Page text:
Monday, March 4, 2013

Misleading left-wing viral video of the week

I've seen this video posted a few times over the weekend and I expect to see a lot more of it. A few minutes ago someone simply posted it as a reply in a discussion about corporate welfare. That didn't actually make sense, which is fitting because the premise of the video doesn't make sense.

The problem with these numbers is that they are the pre-tax income levels, as if America has a perfectly flat tax system and no welfare programs. The solution advocated by the narrator is to "fix" the current reality, but he fails to provide the reality. He never said he wanted to force board rooms and employers to pay different wages, he said he wants "redistribution."

So why does he act like we don't do that at all? Bruce Meyers argues that post-tax and post-welfare numbers do not show this rise in inequality. Don Boudreaux and Mark J. Perry show the flaws in the middle class stagnation canard, including the way non-monetary forms of compensation are left out.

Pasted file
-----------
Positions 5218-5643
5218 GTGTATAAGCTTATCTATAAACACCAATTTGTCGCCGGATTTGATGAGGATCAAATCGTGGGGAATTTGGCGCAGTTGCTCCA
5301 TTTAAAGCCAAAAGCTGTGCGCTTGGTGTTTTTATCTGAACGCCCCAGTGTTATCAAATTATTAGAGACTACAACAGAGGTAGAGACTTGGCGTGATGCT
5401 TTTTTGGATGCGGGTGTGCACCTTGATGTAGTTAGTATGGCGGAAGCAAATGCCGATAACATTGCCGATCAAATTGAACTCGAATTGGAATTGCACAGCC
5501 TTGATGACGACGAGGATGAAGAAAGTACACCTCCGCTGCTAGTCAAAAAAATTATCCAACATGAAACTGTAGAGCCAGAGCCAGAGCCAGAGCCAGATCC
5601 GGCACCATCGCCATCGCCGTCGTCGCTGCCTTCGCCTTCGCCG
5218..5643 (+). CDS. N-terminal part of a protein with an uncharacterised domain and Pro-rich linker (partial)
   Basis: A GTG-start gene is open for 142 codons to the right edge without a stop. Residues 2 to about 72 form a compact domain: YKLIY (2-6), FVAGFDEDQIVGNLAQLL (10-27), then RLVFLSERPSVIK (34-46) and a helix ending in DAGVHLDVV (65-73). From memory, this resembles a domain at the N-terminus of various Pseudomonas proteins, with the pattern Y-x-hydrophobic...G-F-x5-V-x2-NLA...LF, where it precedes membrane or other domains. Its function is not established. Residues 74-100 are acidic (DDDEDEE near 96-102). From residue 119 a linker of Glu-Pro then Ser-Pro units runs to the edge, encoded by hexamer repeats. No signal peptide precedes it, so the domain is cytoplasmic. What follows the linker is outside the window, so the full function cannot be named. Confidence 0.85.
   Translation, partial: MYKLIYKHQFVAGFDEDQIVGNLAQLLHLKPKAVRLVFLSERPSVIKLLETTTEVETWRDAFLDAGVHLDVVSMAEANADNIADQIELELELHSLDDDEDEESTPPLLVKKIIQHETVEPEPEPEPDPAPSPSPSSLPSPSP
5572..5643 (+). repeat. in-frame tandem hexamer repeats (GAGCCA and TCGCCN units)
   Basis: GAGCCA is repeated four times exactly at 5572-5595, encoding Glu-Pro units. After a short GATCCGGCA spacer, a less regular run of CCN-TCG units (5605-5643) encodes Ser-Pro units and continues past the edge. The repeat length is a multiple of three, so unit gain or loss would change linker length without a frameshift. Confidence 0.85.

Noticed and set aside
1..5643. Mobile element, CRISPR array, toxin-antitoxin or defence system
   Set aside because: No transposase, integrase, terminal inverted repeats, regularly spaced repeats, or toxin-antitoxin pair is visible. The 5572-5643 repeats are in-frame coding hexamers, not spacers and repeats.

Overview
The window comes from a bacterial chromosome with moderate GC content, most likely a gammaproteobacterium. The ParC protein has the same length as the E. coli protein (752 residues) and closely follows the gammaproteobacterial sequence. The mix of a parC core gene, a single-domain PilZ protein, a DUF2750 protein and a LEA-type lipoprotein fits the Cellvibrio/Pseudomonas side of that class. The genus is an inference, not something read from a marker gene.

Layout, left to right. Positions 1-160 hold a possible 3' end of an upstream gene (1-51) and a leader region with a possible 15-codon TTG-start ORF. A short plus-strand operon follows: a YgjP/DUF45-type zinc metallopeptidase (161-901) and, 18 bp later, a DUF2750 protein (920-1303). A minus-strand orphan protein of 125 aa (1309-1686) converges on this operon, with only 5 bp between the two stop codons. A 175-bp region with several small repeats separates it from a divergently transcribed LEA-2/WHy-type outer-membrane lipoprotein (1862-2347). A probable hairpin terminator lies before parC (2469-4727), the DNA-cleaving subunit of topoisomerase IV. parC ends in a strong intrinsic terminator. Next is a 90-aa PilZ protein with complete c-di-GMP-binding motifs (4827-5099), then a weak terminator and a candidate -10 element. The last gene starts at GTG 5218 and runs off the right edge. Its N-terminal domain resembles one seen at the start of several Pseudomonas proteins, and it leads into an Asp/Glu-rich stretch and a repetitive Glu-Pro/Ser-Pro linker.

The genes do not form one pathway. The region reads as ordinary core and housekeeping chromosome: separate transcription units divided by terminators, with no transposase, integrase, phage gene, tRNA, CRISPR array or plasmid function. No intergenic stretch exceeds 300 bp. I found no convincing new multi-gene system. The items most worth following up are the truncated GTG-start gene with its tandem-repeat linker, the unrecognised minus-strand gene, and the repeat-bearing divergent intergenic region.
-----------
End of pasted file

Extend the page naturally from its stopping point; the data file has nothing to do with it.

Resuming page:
In short, this video says we don't "redistribute" enough, but never tells us how much we "redistribute" already. If we followed every suggestion he makes, the numbers he shows to scare us would not change.

There is a brief mention of a poverty line in the video, but no actual claim that the poor have an unacceptable standard of living. Envy is not a virtue, and this video is not about carrying for the poor so much as hating the rich.

1 comment:

  1. Covetousness. Apart from being an awesome word, it sums it all up pretty nicely.

    What I think is interesting, and appalling, is that no one thinks about how the rich get their money, people think that money is actually a thing. In reality, every dollar a person has was exchanged for something that they valued less and the other party valued more.

    When a person comes to me to take drivers ed their tuition is worth more to me than the time I give them in exchange, while on the other side, my time is worth more to them than their tuition is.

    We are both better off at the end of the course. We has created wealth, just like a third grader trading his cookies to another third grader for his pudding.